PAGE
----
My son walked over to a fan to get some cool mist…he was only about 20 feet from me. When I turned back to look at him, he was gone. I went into complete panic mode. “Where did he go? Did someone grab him?”

He was standing behind me. I thought I was going crazy.

I hated the way I was feeling.

I hated that I was hovering.

I hated the fact that I was looking around and examining small details.

But until there are answers…do I have a choice? Does any parent have a choice?

I do it everywhere we go now.

I scan the room…I hold my kids’ hands a little tighter…they go everywhere with me.

But I would be lying if I didn’t say this out loud: somebody kidnapped and killed Lyric and Elizabeth. That “somebody” is still out there.

Where is Jake?


Let them fall…

“Did you see this BS?”

That was the subject line of an email from my Dad…so I knew there was something good in the email to follow.

He shared an article from the NY Post and I saw the headline immediately: Everyone makes school’s cheer squad after parent complains 


To sum it up: a girl didn’t make the cheer squad. Her mom was very upset…went to complain and POOF! Her daughter is now on the squad. In fact, there will never be tryouts ever again…everyone will make the team automatically.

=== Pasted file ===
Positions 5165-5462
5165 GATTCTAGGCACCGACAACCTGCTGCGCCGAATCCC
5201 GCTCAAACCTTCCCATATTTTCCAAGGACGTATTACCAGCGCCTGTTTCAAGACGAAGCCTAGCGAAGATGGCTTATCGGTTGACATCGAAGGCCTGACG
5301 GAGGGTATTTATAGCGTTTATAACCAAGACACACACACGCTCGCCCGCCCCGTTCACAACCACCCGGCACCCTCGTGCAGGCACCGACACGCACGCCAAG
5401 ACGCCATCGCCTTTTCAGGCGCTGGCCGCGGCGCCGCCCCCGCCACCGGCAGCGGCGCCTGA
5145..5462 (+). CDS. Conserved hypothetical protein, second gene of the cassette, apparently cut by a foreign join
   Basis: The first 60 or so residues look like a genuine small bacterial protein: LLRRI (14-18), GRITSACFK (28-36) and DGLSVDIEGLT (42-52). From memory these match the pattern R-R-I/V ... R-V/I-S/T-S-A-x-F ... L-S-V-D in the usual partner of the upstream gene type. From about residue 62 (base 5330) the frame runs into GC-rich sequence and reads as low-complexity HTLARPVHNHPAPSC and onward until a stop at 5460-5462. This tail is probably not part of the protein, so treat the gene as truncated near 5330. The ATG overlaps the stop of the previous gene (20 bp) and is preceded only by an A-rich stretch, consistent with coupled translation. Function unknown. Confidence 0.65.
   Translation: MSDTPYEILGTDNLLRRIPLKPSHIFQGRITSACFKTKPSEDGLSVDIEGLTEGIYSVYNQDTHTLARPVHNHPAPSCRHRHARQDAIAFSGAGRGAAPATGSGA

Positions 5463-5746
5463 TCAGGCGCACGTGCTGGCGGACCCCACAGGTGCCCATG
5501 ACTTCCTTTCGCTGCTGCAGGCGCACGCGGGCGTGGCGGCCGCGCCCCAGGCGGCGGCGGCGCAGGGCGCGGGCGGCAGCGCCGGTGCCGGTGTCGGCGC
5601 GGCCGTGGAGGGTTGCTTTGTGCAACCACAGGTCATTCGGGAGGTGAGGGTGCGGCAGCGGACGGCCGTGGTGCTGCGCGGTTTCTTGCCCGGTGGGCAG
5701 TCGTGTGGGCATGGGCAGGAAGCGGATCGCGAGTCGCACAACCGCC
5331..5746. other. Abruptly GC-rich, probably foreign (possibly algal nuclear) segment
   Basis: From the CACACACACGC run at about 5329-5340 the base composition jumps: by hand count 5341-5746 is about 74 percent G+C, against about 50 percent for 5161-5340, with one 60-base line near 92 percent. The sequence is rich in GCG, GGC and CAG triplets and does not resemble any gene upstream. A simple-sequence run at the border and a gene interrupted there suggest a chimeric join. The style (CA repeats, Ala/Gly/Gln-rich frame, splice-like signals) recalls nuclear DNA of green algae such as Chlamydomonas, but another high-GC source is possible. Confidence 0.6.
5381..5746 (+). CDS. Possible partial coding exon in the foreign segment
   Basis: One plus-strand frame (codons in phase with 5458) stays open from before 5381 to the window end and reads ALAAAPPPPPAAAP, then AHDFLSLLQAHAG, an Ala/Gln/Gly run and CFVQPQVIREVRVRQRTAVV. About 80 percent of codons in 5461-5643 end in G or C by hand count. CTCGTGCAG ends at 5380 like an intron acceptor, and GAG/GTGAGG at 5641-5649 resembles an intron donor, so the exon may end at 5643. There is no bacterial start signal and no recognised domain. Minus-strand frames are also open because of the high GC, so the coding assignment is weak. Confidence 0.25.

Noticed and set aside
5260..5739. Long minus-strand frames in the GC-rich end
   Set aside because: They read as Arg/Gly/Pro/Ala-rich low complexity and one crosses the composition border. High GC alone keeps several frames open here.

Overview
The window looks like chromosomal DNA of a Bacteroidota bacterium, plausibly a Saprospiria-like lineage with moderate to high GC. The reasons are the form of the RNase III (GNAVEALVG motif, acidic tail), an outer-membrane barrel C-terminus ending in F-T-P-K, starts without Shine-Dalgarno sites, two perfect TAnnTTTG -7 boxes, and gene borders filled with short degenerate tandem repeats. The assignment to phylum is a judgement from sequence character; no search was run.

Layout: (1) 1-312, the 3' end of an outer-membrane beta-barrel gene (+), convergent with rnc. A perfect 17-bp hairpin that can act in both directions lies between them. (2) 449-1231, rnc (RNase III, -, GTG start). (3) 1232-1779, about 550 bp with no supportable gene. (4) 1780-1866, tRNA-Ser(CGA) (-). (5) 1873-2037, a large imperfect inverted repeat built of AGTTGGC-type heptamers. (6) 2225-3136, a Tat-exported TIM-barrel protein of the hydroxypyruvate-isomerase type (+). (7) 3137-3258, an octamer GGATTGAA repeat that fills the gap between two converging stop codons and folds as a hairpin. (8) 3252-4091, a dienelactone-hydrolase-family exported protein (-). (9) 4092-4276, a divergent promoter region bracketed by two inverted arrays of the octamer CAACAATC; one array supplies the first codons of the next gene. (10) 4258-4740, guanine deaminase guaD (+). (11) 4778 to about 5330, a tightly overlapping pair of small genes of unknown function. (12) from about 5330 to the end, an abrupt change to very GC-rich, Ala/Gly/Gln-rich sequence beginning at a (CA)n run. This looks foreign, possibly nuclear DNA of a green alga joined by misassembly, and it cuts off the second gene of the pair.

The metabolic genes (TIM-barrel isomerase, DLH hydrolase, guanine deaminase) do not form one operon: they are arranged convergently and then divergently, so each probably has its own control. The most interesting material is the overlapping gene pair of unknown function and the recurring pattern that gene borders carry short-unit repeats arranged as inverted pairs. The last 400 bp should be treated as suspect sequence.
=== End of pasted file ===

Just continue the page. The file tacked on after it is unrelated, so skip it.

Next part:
Cue eye-roll.

We are failing our children when we act like this.

We are teaching them that it’s okay not to work hard.

We are teaching them not to practice…because you’ll play anyway.

We are teaching them not to study…because you deserve an “A.”

We are teaching them not to be in the extra effort…because you will make the team.

We are teaching them if they don’t get enough playing time…don’t worry, Mommy will talk to the coach.

We all want the best for our children. We want them to succeed in the classroom, on the field, on the court, on the stage…you get the picture.  But, they’ll fail in life if we are constantly pulling on the puppet strings.

My dad was a boys basketball coach for YEARS. Before the season would start, he would have a parents meeting. He would say the same thing every year: “Once this season starts, your sons are mine. I’m the boss here. The second you come to me and complain that he’s not playing or you question my decisions, your son is benched. No questions asked.” My Dad stood by that. There were parents who hated him for that but guess what? All of his athletes RESPECTED him. They worked hard. They put in the extra effort.

I believe 100% what my Dad said…and that’s how my husband and I are with our children.

You want to make the team? You better work your butt off. If you don’t? Mom and dad aren’t going to chase down the coach and demand answers.